The road into Jonathon Sherman’s 100-acre compound winds through a forest. A yellow smiley face tacked to a tree warns visitors that cameras are watching. Afraid for his life following the 2017 killings of his parents, Barry and Honey Sherman, Jonathon also employs a permanent detail of security guards who live in one of the houses on the rolling property.
Come alone, Jonathon told me.
In a back and forth email exchange in December leading up to our interview, the 37-year old businessman explained his desire to provide “context” to his father’s request — two weeks before his death — that Jonathon and business partner Adam Paulin pay back between $ 50 million and $ 60 million that Barry had loaned them. His father, Jonathon said, was in a difficult financial situation but vowed to restart the flow of cash down the road.
“I’m not going to kill my dad because he needs $ 50 million to get through a crisis,” Jonathon will later say over the course of a five-hour chat, confronting suggestions by some that he was involved.
Stepping out of my car on a snowy day in late December I see nobody about. It’s a gloomy afternoon, but there are no lights on in the log cabin where the road dead ends. To one side, a long, rectangular garage. The metallic rasp of a door latch breaks the silence and a man steps out, wearing jeans, a hoodie and a coat.
I had never met Jonathon Sherman before, but I recognize him from the video of his eulogy at his mother and father’s funeral.
“Just working on one of my COVID projects,” Sherman says, then retraces his steps. I follow. Inside the garage I pass a silver Tesla, and in the centre of the workspace a beautiful wooden canoe, upside down on a stand. Sherman explains he has never built anything like this before. He shows me long, thin tongue and groove slats that he has glued, one by one, framing the elegantly shaped boat. Next he will sand the joints, and apply multiple coats of fibreglass. It is for his cottage and marina on Chandos Lake northeast of Peterborough where, as I reported some time ago, he once told his father he and Paulin wanted $ 150 million to buy one quarter of the cottages. That was the same time that Jonathon, angry with how his father was spending money on other enterprises, suggested to his three sisters that Barry was incompetent and unable to manage the family fortune he had built.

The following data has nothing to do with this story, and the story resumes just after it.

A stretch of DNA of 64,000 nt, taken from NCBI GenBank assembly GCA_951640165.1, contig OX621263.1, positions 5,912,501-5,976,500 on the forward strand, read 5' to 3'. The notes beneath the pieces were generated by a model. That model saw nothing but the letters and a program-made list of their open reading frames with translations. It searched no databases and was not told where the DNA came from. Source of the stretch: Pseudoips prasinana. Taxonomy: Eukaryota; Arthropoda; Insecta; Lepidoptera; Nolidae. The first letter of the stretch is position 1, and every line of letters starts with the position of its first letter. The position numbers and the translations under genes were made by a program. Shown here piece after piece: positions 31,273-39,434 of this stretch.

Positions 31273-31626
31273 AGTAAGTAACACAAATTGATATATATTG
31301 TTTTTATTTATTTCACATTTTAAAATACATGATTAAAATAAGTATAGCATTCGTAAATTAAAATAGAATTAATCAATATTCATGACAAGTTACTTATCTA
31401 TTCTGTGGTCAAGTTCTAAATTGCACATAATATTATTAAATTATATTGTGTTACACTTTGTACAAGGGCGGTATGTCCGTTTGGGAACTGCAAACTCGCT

I walk around the chilly workshop. In a box there are clay target discs for another of his passions, skeet shooting. Sherman says he is a collector, has 15 guns — many of them antique, lever action “cowboy” classics — and a shooting range in the forest.
It is noon on Dec. 19, 2020, just over three years from the day that Barry, 75, and Honey, 70, were found dead of “ligature neck compression” in their north Toronto home. Toronto police homicide detectives say the case is active and ongoing and that they have numerous persons of interest and a “theory” of what happened. Who those people are, and what the theory is, police will not say.
I have been trying to speak to Jonathon Sherman for a long time and he has granted me this opportunity because, he says, he is tired of people talking behind his back, speculating that he had something to do with the killings. Most vexing to him, he says, is that his sister Alex thinks he was involved, which has created a rift he believes will never heal.
“I want to arm you with the truth,” he says. Over the afternoon he will open up about many issues, promising me he will never be “inconsistent.”
Sherman motions to two black folding chairs, two metres apart, between the Tesla and the canoe. We sit. Sherman has referred to himself in an email as the “heir apparent” to his father’s fortune, estimated to be worth between $ 5 billion and $ 10 billion. Yet the power tools lying around are not even remotely top of the line. The Tesla is a 2013 model. It bothered him, he said, when I wrote in my book on the Sherman killings that he owned a high-end electric vehicle and flew first class. He said he purchased the car used, years ago, because “I hate paying for gas.” As to flights, he said that he flies economy in North America, business class internationally, similar to the rest of his family. He maintains he is as frugal as was his thrifty father, who drove rusty old cars and ate at Swiss Chalet.